Ransomware is in constant state of development — this is true not only of ransomware families that are big-game hunters or ransomware families that have a targeted approach in their campaigns, but also for new ones. The article gives an overview of the characteristics and capabilities of the families.
New ransomware Seth-Locker
An interesting feature of the new Seth-Locker ransomware is that it includes some backdoor routines in its malicious files along with the ransomware routine. These routines include one to read content from the command-and-control (C&C) server, one to download and execute a file and a command line command, one to execute the ransomware routine and finally one to terminate a process or itself. More technical details are included in the original article.
Since the code has several rookie mistakes and oversights, it is likely that it is still under development. For example, malware commands are easily visible and repetitions of file extensions to be checked are present in the code. Another sign is the lack of sophistication in hiding its routines and techniques.
Developments in Babuk Locker
Babuk Locker is also a new ransomware family and the first enterprise ransomware discovered in 2021. It initially identified itself as Vasa Locker in December 2020. Babuk Locker is proving to be a fast-evolving and active ransomware. Early into 2021, it had already attacked several companies, utilizing the strategy of threatening to expose stolen information.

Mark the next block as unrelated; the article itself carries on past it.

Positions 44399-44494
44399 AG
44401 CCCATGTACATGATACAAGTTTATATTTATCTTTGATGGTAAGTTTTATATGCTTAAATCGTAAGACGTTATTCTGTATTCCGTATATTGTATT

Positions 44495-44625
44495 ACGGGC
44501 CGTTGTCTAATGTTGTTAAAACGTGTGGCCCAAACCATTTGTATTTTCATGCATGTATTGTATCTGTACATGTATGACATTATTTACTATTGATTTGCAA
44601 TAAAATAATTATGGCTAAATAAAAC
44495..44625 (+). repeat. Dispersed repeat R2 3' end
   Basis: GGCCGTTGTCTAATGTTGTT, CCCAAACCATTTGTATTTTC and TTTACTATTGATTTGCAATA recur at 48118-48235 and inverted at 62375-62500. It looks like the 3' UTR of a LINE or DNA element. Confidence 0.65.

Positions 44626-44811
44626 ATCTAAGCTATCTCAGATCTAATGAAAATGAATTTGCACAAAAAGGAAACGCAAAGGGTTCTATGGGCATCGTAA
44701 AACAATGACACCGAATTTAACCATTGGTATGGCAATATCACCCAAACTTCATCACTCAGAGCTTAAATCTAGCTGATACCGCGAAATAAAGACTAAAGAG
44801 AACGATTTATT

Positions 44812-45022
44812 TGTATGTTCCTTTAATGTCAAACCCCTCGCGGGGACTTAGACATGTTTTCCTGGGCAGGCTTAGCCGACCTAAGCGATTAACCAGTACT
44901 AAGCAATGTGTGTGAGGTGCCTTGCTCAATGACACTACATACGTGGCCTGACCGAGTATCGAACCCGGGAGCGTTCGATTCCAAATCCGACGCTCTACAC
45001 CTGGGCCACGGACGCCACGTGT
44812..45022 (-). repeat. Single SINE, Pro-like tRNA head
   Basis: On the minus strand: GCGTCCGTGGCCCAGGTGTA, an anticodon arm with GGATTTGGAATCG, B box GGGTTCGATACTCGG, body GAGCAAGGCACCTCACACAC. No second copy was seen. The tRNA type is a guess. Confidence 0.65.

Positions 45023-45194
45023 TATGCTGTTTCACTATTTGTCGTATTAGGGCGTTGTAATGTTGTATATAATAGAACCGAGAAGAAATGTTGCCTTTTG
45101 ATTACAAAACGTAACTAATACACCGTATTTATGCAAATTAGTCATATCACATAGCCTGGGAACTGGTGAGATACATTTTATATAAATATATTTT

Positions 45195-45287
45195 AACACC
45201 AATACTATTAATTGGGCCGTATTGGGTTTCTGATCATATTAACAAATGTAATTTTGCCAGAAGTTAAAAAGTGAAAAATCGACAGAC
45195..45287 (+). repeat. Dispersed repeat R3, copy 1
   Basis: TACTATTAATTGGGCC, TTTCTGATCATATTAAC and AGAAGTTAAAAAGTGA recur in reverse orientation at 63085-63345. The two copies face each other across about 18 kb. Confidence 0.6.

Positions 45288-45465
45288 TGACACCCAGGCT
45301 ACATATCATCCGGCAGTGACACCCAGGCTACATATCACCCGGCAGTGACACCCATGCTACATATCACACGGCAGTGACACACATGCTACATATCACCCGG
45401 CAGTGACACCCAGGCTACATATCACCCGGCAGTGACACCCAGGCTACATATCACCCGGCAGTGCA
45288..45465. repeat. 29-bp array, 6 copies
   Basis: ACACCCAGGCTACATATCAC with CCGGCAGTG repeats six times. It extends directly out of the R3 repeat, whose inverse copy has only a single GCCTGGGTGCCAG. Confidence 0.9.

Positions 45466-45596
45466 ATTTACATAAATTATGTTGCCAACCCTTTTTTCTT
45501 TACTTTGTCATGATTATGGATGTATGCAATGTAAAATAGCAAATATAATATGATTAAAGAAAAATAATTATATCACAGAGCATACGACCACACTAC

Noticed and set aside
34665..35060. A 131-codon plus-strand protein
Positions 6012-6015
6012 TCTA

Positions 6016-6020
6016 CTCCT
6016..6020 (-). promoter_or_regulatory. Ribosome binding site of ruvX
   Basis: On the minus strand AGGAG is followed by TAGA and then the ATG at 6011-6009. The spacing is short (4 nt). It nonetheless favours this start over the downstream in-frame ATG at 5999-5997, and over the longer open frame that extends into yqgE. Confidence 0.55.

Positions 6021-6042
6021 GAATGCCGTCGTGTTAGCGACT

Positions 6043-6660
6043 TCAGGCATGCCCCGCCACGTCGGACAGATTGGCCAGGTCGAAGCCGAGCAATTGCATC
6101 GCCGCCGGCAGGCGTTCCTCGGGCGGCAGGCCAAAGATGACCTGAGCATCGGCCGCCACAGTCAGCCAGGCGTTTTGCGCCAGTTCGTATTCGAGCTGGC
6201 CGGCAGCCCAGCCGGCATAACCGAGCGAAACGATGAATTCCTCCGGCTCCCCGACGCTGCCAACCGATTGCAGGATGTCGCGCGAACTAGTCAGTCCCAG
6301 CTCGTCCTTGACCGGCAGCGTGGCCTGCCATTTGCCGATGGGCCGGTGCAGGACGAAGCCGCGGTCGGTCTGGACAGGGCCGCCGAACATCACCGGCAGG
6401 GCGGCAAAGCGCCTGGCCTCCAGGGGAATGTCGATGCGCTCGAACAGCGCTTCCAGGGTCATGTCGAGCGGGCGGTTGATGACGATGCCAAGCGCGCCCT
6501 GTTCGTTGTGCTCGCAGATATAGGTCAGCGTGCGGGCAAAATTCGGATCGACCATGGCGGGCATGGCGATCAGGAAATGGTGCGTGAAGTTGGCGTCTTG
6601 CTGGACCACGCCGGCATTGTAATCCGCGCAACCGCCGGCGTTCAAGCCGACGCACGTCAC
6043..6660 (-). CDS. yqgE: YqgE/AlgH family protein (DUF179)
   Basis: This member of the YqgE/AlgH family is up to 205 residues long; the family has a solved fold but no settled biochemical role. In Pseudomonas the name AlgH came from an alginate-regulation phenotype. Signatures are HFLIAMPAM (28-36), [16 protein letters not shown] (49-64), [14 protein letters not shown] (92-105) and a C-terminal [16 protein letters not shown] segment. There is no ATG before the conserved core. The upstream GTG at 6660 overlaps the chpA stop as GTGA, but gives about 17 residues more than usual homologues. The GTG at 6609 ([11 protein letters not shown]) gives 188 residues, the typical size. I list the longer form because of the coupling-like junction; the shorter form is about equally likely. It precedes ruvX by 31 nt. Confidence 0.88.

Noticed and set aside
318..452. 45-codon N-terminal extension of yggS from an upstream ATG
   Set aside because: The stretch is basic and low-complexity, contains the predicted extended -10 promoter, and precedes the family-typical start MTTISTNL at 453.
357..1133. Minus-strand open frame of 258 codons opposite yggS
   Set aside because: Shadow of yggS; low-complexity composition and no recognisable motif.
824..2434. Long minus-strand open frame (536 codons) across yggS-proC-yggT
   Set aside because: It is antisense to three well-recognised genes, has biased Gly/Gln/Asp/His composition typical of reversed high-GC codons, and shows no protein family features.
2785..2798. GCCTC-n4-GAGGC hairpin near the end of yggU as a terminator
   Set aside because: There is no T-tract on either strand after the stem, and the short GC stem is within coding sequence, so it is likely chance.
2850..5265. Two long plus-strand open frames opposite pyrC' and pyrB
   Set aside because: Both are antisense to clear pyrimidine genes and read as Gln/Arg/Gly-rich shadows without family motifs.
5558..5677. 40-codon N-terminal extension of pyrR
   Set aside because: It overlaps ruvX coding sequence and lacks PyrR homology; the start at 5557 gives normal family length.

Even as a new ransomware-as-a-service (RaaS), its operations follow the methods of known targeted ransomware attacks. Its initial access likely involves compromised user accounts, exploitation of vulnerabilities, or malspam. Threat actors then move laterally to make an inventory of the victim’s network and important files since they exfiltrate data as part of their double extortion method. Afterward, they finally proceed to deploying their ransomware payload. In addition, they eventually post the exfiltrated data on a blog or a Tor site that they operate.
Certain aspects of Babuk Locker have similarities with other known ransomware. In particular, the ransom note is striking as it matches that used by DarkSide. This is evidenced in Figure 1, which suggests that these two ransomware families could be linked together. With regard to techniques, Babuk Locker also seems to have taken a page out of older ransomware like Conti, Ryuk, and Ragnar Locker. For example, like these older malware, it terminates processes and services that are related to applications, back-up software, endpoint security, and servers. Given how effective these known ransomware are, it is no surprise that Babuk Locker has mimicked some of their techniques. Further technical details can be found in the original article.